"The union has been unafraid to identify the education reform agenda pushed by Mayor Rahm Emanuel and his party nationally as an attempt to exacerbate inequalities within the education system, strip teachers of power and erode their standards of living, and chip away at public education as an institution, and to call such Democrats enemies. Rather than continuing an insider strategy that has netted so little for the rest of labor over the years, the CTU has entered into open opposition with the neoliberal wing of the party."
This is an important development. And this is an essay you must read.

I wanted to share a comment my friend made on the Friday night video that cuts to the core of some of the things Karen is talking about that distinguishes the CORE/CTU from the Unity/UFT approach: the refusal to let the enemy divide us. Divide closing school teachers from safe school teachers. Divide ATRs from the rest. Divide rubber room teachers from the mainstream. Divide small schools from large schools. What Unity does is call people like me and opposition caucuses like MORE dividers because we do not go along with whatever the leadership decides, even if it takes us over the cliff (like running charter schools -- which helps legitimize them -- and worse, co-locating them and undermining the public schools they reside in).
Karen Lewis is amazing. I only saw the initial statement you put up on the blog, but one of the things she seemed to be doing was to actually put her three maxims into effect by the way she was relating to the entire group she was addressing--both MORE and Unity Caucus people (who else was there?).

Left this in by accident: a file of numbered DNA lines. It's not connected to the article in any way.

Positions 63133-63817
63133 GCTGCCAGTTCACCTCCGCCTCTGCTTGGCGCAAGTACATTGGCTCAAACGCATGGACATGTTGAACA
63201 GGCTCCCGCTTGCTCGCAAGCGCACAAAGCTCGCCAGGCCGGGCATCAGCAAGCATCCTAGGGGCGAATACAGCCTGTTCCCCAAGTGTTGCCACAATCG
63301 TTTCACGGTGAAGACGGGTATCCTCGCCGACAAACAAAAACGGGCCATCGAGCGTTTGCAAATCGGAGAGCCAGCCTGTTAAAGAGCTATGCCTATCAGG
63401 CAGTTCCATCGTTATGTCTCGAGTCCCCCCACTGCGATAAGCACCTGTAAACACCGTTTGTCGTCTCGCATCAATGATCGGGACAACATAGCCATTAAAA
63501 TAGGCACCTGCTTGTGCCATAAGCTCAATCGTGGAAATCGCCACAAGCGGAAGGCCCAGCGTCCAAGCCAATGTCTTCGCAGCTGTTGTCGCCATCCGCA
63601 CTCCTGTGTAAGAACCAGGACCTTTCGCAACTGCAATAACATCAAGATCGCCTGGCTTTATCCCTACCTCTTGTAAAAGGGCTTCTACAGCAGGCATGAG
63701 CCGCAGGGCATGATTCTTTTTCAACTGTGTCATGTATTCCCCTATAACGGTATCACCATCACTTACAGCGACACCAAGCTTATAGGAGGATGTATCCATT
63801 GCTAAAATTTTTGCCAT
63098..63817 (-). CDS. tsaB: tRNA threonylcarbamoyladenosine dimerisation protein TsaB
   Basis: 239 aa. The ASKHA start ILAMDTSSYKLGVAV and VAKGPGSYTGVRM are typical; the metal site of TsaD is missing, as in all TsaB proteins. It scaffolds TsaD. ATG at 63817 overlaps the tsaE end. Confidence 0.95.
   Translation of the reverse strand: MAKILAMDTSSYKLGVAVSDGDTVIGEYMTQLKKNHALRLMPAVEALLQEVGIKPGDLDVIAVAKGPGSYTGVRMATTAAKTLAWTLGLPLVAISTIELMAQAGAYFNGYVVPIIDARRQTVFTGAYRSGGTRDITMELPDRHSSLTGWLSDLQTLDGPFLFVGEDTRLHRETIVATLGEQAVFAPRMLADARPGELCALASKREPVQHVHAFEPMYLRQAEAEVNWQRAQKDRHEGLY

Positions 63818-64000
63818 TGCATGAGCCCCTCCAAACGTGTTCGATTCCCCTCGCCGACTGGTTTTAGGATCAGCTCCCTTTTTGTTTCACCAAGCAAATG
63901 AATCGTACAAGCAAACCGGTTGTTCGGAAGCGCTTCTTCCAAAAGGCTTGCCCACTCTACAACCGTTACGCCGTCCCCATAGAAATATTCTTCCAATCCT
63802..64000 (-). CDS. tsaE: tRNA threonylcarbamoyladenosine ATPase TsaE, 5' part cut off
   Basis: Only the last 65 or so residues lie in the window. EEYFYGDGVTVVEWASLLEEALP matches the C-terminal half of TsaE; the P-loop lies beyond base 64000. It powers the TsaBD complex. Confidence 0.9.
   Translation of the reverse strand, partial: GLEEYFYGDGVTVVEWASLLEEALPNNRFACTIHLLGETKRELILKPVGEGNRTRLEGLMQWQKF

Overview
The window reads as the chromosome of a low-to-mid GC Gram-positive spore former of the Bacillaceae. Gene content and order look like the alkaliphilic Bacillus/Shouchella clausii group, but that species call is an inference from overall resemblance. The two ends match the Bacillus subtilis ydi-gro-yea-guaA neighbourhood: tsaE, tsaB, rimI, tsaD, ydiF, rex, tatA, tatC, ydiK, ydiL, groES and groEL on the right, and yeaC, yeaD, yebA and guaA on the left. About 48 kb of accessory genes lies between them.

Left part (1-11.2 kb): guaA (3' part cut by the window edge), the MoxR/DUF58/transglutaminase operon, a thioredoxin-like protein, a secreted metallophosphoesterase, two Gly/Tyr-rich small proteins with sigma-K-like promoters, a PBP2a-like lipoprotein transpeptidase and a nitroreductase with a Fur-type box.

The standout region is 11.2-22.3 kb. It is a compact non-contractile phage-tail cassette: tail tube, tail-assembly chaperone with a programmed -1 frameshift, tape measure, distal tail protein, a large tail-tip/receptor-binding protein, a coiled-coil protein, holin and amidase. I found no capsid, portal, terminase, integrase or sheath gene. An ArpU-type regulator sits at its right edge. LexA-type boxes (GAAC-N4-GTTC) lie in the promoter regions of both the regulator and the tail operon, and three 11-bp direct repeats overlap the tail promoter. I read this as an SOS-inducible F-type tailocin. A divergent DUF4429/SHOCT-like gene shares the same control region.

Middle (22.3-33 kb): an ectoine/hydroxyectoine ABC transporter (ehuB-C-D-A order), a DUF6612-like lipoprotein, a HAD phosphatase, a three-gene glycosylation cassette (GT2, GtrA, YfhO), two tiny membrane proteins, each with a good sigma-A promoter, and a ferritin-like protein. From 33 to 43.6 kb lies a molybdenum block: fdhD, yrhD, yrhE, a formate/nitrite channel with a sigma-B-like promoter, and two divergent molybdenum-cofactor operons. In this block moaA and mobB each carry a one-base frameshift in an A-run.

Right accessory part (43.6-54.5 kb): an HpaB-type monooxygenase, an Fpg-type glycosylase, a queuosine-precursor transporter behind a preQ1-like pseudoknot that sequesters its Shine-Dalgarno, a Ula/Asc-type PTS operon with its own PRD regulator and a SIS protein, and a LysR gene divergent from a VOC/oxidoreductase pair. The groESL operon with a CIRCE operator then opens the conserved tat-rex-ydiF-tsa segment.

1. Unite
2. Make yourself stronger
3. Build power

Even her later statements which made Unity squirm were probably meant to do that, especially after she manipulated Mulgrew into echoing her (in the parts of his statement that was videotaped), setting up the contradiction between what he says and what the union actually does. Especially given the missed opportunity of building unity with parents/students/community when it came to closing schools.

For example, the question of union officer salary: How can union leaders really represent (and unite) teachers if our salaries [and job security] are so different from theirs, not to mention members of other unions and parents?

So, what do we have to do to make ourselves strong and unite with others? Let's start working to eliminate whatever we can that divides us (including those of us sitting in the room). Not that we necessarily believe that Mulgrew himself can be "united", but there were many others in the room.
The MOREs in the room Friday night looked at each other and covered their mouths as Mulgrew said stuff echoing Karen that was so far from reality, we felt we were in a comic book.

Here is one more quote from the Micah Uetricht article:

the union has put forth its own vision of reform, both at the bargaining table and in the streets through their engagement in mass action, their September strike, and their formal policy recommendations. It is a vision that explicitly rejects the Democratic Party’s education agenda and offers a strong program to shore up public schools as a public good–stronger than any reform proposals by the two major national teachers unions.
 You mean Randi's "Share Your Lesson" doesn't quite cut it?